# /etc/ppp/pap-secrets
# This is a pap-secrets file to be used with the AUTO_PPP function of
# mgetty. mgetty-0.99 is preconfigured to startup pppd with the login option
# which will cause pppd to consult /etc/passwd (and /etc/shadow in turn)
# after a user has passed this file. Don't be disturbed therefore by the fact
# that this file defines logins with any password for users. /etc/passwd
# (again, /etc/shadow, too) will catch passwd mismatches.
# This file should block ALL users that should not be able to do AUTO_PPP.
# AUTO_PPP bypasses the usual login program so it's necessary to list all
# system userids with regular passwords here.
# ATTENTION: The definitions here can allow users to login without a
# password if you don't use the login option of pppd! The mgetty Debian
# package already provides this option; make sure you don't change that.

# INBOUND connections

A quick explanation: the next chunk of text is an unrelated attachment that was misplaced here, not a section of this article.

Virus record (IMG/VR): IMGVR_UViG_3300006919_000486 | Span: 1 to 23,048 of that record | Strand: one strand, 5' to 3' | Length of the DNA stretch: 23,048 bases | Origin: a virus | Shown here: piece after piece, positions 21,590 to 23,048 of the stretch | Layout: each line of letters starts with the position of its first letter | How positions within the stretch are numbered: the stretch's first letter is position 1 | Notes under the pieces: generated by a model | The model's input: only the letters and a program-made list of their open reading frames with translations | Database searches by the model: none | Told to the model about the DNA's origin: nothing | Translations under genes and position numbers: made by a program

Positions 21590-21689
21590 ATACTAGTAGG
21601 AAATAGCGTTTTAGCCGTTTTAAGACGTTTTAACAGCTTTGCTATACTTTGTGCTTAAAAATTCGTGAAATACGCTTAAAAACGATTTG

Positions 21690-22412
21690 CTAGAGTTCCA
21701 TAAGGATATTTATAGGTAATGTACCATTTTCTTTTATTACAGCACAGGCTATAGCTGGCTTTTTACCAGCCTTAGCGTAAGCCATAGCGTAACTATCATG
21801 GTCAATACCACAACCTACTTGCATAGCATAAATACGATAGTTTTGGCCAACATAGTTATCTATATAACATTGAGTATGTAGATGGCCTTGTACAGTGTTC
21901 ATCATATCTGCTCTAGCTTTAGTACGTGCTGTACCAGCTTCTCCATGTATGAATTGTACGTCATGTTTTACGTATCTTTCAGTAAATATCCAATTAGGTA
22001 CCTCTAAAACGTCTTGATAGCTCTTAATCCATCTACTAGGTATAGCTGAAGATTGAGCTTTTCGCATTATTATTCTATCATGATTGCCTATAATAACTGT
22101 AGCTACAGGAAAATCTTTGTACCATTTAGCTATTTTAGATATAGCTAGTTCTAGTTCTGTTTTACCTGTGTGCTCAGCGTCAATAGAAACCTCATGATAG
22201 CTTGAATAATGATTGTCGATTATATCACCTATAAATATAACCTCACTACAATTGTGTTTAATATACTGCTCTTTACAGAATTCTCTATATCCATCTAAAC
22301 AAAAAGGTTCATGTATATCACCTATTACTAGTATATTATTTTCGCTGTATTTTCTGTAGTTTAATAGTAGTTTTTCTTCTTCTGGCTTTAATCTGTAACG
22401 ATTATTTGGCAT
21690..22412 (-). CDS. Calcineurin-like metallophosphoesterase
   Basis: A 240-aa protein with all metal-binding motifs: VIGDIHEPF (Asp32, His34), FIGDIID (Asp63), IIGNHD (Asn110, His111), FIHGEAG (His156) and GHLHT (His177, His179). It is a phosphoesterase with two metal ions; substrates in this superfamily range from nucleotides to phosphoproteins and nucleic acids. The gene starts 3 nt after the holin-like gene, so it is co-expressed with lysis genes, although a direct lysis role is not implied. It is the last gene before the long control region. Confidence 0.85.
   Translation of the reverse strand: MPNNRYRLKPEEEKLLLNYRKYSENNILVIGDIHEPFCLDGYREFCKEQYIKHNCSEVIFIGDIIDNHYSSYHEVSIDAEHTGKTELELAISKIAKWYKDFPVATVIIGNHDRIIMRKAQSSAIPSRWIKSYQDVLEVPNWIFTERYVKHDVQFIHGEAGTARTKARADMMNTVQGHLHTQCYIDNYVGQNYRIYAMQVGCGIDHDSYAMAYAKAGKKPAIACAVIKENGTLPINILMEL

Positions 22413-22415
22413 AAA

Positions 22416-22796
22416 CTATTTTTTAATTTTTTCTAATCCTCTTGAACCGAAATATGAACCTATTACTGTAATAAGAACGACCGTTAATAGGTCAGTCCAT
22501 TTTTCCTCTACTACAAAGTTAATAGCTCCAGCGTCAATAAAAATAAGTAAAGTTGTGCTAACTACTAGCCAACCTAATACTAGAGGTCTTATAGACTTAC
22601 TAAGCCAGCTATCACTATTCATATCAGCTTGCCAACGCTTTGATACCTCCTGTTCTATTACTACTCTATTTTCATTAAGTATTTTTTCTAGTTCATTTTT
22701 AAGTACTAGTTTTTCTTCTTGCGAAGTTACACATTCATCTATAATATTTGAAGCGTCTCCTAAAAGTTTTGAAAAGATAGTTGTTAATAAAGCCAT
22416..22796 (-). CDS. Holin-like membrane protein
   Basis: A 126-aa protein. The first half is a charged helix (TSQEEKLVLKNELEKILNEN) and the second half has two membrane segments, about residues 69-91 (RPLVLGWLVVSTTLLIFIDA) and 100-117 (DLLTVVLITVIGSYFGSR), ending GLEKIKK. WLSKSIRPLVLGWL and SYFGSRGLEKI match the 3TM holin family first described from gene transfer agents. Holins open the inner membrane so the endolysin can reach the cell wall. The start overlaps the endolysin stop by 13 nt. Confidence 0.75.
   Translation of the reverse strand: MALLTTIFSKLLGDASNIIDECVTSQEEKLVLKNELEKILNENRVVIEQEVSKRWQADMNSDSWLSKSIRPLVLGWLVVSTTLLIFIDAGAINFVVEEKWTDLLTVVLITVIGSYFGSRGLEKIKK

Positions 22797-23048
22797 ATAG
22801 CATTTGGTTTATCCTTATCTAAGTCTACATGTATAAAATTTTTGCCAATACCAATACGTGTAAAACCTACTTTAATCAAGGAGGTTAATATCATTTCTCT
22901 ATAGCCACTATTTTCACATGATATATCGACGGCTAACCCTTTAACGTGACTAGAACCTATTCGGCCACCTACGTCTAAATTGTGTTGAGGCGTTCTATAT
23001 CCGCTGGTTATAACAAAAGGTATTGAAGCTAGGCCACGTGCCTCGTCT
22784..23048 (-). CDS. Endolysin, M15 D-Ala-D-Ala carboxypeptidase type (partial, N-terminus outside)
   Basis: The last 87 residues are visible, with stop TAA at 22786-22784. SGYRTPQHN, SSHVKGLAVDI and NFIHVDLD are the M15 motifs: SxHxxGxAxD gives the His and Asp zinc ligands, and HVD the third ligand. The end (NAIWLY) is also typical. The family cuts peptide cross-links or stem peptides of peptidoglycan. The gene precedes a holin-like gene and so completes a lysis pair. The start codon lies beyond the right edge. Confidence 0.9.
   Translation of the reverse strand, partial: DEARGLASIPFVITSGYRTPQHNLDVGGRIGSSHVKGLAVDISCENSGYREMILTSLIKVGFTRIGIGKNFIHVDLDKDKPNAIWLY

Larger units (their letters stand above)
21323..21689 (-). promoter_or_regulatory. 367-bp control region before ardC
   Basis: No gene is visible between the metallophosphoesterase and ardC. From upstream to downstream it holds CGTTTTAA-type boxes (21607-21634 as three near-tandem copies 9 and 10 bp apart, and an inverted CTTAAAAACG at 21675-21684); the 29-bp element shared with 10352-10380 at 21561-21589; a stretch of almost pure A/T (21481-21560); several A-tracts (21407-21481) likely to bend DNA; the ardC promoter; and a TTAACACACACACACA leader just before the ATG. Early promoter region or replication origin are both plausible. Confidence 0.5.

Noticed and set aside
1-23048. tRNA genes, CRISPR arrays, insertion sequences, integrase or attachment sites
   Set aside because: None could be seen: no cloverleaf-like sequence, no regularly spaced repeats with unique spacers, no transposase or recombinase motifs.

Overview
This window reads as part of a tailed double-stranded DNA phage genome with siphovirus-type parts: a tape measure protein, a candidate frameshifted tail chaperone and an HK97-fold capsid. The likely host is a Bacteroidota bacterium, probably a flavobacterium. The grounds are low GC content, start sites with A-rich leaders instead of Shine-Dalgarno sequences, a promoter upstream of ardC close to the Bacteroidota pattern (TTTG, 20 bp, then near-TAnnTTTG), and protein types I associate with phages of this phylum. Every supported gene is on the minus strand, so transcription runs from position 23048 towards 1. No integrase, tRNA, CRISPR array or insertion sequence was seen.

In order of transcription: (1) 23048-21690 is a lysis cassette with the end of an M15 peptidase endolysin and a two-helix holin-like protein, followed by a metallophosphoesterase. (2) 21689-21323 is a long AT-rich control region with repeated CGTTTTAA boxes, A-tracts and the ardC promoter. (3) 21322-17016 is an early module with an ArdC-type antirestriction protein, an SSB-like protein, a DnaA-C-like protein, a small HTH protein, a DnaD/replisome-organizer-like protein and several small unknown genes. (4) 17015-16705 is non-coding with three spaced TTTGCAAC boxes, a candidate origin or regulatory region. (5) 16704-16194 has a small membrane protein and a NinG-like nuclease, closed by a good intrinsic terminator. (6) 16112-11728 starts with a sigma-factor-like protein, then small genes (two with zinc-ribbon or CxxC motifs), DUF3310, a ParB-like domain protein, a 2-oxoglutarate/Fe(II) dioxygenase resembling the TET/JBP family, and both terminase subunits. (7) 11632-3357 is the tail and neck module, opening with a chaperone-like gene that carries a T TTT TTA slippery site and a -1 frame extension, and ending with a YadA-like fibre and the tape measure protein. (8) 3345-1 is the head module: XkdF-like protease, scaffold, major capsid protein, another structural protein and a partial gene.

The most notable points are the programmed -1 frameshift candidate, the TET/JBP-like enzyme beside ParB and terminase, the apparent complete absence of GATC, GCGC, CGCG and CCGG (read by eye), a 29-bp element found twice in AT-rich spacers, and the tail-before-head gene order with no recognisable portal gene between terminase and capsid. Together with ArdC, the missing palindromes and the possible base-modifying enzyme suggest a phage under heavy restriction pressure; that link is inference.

# Every regular user can use PPP and has to use passwords from /etc/passwd
* hostname "" *

# UserIDs that cannot use PPP at all. Check your /etc/passwd and add any
# other accounts that should not be able to use pppd!
guest hostname "*" -
master hostname "*" -
root hostname "*" -
support hostname "*" -
stats hostname "*" -

# OUTBOUND connections

# Here you should add your userid password to connect to your providers via
# PAP. The * means that the password is to be used for ANY host you connect
# to. Thus you do not have to worry about the foreign machine name. Just
# replace password with your password.
# If you have different providers with different passwords then you better
# remove the following line.

# * password

"98xxxxxxxx" airtel "98xxxxxxxx"


cat /etc/ppp/peers/airtel
# This optionfile was generated by pppconfig 2.3.18.
connect "/usr/sbin/chat -v -f /etc/chatscripts/airtel"
user "98xxxxxxxx"
remotename airtel


Published by Anand Sivaram (आनन्दः )

2 thoughts on “Airtel 3G modem E1731 Linux Configuration – Complete guide